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Zenit St. Petersburg are the favorites of both Russian and foreign
Zenit St. Petersburg are the favorites of both Russian and foreign bookmakers ahead of their UEFA Cup final clash against Glasgow Rangers at the City of Manchester Stadium on Wednesday.

British bookmakers William Hill are offering odds of 6/5 for a Zenit victory after 90 minutes, with Rangers at 21/10. A draw after normal time is 15/8. The club, bankrolled by Russian energy giant Gazprom, are also 8/11 favorites with Ladbroke. The leading Russian bookmaker Marafon has also made the side favorites to lift their first European title.

Zenit crushed Bayern Munich 4-0 in St. Petersburg on May 1, winning their semi-final tie 5-1 on aggregate. The victory was made even more remarkable by the fact that the Russian champions were missing a number of key players, including Andrey Arshavin, the side's captain and talisman.

Rangers defeated Italian side Florentina on penalties after 210 minutes had failed to produce a single goal in the other semi-final.

The Rangers defense has proved solid in this year's UEFA Cup, with the Scottish side conceding only two goals since dropping into the competition from the Champions League.

Zenit will be without the UEFA Cup's joint top scorer on Wednesday, Pavel Pogrebnyak who picked up a yellow card in the second match against Bayern that rules him out of the decider. Arshavin, however, will be back, and is the favorite with most bookmakers to open the scoring.

"We're going to Manchester, but I am really disappointed I can't play there. Well, I guess I'll just have to come along and support the team," Pogrebnyak told UEFA.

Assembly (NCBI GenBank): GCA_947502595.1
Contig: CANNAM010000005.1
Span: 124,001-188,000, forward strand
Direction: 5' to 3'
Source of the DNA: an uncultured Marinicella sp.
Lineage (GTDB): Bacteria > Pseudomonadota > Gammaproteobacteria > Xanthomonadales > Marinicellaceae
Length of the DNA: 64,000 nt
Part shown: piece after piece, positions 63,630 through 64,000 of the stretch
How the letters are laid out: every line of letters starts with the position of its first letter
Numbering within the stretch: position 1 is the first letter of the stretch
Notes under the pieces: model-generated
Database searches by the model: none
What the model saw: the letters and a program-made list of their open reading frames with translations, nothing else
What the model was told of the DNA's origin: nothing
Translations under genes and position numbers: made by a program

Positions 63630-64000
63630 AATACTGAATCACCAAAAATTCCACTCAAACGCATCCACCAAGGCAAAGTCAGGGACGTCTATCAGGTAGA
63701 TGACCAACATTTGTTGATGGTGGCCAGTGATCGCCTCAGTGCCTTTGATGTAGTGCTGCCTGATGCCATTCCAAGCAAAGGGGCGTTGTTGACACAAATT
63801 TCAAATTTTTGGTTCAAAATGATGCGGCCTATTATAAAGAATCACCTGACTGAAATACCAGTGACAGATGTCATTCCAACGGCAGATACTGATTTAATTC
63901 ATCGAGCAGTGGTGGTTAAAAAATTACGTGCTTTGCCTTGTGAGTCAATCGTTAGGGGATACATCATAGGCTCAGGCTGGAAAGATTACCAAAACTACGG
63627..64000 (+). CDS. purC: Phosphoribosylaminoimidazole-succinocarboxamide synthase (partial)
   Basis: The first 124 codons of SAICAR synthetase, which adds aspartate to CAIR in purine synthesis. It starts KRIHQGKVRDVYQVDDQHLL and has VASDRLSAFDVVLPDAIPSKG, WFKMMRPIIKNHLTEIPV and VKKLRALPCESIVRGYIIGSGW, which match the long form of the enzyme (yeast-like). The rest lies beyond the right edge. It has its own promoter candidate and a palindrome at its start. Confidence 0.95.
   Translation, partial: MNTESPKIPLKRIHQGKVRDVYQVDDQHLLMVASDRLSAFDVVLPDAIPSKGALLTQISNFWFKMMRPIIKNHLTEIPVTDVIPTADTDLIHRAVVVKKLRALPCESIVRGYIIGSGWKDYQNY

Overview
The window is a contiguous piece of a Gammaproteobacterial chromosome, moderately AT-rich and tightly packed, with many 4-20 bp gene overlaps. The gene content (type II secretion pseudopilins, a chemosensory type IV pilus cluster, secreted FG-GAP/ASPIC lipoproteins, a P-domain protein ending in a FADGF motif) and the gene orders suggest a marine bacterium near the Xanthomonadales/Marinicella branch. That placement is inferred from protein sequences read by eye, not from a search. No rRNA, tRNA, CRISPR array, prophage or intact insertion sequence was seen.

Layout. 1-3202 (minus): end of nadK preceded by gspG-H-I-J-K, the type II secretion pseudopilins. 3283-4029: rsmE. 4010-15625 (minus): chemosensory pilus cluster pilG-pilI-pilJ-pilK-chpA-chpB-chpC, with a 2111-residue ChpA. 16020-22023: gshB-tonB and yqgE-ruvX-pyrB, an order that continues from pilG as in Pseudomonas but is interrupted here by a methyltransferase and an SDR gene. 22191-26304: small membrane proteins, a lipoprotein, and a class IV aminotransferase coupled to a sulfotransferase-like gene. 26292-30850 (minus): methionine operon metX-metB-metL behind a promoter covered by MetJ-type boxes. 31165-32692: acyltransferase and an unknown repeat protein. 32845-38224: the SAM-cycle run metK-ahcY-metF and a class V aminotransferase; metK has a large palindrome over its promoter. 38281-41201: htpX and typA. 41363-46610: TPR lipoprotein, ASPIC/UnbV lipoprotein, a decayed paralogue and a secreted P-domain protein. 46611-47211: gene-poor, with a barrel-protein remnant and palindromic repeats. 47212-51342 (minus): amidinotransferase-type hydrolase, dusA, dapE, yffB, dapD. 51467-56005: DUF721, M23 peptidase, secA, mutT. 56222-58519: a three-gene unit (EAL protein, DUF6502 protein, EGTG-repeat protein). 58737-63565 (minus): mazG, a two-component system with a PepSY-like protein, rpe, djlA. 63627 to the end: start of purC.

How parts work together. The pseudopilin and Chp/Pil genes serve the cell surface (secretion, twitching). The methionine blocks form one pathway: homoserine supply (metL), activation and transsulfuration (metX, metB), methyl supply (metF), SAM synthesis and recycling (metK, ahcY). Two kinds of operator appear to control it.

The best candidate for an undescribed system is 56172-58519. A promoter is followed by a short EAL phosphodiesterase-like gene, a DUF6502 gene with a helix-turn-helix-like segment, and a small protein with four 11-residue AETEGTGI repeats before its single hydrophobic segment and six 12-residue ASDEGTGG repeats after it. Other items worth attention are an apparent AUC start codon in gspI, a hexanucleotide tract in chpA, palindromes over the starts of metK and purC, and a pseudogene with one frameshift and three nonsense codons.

He will not be alone in cheering on the side from Russia's northern capital. Zenit fans have snapped up the club's allocation of 13,000 tickets, and have requested more. Britain has announced however that while, unlike Manchester United and Chelsea fans traveling to Moscow for the Champions League final on May 21, Russian supporters will need a visa to enter Britain. However, ticket-holders will not need visa invitations, and consular fees have been waived.

The Russian football authorities have postponed all of the St. Petersburg team's games until the final, leaving the side plenty of time to prepare for what is arguably the club's most important match since it was founded in 1925 as the representative of a Leningrad metal factory.

"We are one game away from making history," said Zenit's Dutch trainer Dick Advocaat, who spent six years as coach at Glasgow Rangers.

However, sentiment will have little part to play as Zenit and Advocaat look to become only the second Russian side to lift a major European trophy after CSKA's UEFA Cup victory in 2005.


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